Acta Geographica Sinica ›› 2020, Vol. 75 ›› Issue (1): 25-40.doi: 10.11821/dlxb202001003

• Climate Change • Previous Articles     Next Articles

Response of precipitation change in Central Asia to emission scenarios consistent with the Paris Agreement

WANG Fang1, ZHANG Jintao1,2   

  1. 1. Key Laboratory of Land Surface Pattern and Simulation, Institute of Geographic Sciences and Natural Resources Research, CAS, Beijing 100101, China
    2. College of Resources and Environment, University of Chinese Academy of Sciences, Beijing 100049, China
  • Received:2019-05-21 Revised:2019-12-20 Online:2020-01-25 Published:2020-03-25
  • Supported by:
    Strategic Leading Science and Technology Program of the Chinese Academy of Sciences(XDA20020202);National Key R&D Program of China(2016YFA0602704);National Natural Science Foundation of China(41771050)


To limit global mean warming to below 2.0 ℃ in accordance with the Paris Agreement, countries submitted their Intended Nationally Determined Contributions (INDC) for emission reductions. Those emissions will be the key determinant to the future climate change impacts. However, it remains unclear what the resulting changes in the regional precipitation and its extremes would be under the INDC pledges. Here, we analyze the response of precipitation in Central Asia to emission scenarios under warming resulting from the INDC pledges (as of May 2019), based on an ensemble of comprehensive Earth System Models from the Coupled Climate Model Intercomparison Project Phase 5 (CMIP5). Our results show an increase in the mean precipitation in Central Asia by the end of the 21st century by 10.6% (4.6%-13.3%) for INDC-pledge scenario. However, spatial heterogeneity of precipitation changes reflects the complexity of precipitation responses in future climate projections. Furthermore, heavy precipitation events will strengthen with the enhanced warming, but the trend of dry spell events increases or decreases in different regions. Considering the impacts of precipitation-related extremes, we find that the projected population exposure to heavy rainfall and dry spell events will significantly increase in most Central Asian regions. Limiting warming to lower levels (such as 2.0 ℃ or 1.5 ℃) would reduce the population exposure to heavy rainfall, thereby avoiding impacts associated with more intense precipitation extremes. These results contribute to an improved understanding of future risk from climate extremes, which is paramount for mitigation and adaptation activities for Central Asia, an ecologically fragile area.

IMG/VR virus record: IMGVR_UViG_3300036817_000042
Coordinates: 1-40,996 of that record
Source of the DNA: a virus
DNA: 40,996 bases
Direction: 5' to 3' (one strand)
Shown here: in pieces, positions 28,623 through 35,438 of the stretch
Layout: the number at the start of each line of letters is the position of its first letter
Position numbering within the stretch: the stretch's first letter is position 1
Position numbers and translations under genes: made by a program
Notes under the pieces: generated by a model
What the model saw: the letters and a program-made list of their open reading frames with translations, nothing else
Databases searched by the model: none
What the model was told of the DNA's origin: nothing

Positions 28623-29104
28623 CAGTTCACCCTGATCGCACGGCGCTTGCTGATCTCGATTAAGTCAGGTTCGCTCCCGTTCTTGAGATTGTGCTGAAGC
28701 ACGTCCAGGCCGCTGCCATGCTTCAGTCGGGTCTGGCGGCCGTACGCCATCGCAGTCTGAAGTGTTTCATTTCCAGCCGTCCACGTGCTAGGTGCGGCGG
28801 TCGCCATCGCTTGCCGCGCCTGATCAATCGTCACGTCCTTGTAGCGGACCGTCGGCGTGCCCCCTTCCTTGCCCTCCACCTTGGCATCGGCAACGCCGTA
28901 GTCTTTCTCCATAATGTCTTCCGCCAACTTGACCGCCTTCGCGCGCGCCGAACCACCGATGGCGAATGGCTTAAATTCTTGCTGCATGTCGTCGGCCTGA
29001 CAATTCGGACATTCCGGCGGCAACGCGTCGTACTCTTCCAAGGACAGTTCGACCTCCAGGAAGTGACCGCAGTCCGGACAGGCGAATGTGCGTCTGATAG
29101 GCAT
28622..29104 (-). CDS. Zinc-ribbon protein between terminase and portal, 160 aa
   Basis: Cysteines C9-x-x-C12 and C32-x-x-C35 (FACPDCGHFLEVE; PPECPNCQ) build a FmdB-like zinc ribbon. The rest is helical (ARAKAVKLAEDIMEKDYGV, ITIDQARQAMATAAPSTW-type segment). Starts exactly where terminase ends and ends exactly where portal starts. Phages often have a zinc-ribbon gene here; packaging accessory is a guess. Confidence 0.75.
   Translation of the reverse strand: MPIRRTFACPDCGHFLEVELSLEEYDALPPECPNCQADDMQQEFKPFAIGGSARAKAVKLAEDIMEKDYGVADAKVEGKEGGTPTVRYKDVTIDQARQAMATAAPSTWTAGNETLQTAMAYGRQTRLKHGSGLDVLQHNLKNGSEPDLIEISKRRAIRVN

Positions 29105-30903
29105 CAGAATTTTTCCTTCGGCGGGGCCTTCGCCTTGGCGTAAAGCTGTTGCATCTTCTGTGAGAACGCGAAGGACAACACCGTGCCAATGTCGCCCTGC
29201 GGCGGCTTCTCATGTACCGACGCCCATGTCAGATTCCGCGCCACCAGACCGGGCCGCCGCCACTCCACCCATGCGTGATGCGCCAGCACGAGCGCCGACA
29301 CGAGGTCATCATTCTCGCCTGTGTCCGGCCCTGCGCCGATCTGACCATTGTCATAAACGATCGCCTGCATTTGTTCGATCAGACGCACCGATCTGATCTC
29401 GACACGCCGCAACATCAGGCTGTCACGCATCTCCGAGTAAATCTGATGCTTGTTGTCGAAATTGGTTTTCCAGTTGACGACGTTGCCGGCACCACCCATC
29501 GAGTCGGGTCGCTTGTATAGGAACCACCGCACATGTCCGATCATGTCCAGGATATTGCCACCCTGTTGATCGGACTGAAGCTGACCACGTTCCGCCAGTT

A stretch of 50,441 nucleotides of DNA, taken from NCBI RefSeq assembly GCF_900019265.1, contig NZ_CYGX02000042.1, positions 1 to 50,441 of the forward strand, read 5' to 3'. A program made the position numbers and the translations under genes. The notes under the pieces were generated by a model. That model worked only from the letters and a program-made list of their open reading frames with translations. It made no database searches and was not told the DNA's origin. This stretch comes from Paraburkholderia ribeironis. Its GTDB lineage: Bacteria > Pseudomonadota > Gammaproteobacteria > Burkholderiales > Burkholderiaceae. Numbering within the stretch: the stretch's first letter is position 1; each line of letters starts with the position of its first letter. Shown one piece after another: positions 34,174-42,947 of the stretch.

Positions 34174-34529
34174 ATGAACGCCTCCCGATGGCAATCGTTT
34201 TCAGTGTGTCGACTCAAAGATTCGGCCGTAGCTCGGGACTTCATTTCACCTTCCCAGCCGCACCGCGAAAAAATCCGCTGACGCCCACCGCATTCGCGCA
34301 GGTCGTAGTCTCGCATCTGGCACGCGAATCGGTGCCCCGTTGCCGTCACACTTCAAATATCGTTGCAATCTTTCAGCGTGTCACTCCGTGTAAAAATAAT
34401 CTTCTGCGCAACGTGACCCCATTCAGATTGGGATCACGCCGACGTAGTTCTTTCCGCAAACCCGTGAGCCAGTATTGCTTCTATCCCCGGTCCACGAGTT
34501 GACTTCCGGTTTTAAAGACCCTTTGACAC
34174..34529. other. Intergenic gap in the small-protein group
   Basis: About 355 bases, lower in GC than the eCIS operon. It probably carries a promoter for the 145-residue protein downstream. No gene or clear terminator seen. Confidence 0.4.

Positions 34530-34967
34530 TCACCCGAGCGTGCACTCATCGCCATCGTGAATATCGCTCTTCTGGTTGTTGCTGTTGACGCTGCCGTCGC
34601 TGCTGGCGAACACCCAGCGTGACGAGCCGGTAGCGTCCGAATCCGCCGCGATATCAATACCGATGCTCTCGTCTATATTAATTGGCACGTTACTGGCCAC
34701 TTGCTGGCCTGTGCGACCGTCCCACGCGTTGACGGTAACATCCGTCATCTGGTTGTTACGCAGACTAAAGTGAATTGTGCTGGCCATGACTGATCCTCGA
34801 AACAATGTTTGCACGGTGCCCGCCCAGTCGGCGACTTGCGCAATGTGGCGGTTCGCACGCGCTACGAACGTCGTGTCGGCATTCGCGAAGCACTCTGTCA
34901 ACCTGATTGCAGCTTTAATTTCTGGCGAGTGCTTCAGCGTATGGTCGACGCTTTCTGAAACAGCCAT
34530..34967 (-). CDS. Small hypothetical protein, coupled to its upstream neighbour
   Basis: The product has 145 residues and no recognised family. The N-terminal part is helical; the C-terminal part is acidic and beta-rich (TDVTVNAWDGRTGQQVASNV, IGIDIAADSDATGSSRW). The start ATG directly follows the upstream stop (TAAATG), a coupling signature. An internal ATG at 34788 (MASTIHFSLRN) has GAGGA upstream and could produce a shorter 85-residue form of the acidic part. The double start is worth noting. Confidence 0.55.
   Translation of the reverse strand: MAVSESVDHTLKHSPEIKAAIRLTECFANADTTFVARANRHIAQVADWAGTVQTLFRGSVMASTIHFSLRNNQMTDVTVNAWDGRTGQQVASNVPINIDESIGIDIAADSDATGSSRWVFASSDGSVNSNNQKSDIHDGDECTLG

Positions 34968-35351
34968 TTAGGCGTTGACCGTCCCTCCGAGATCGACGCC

Key words: INDC pledge, precipitation, extreme events, dry spells, extreme precipitation exposure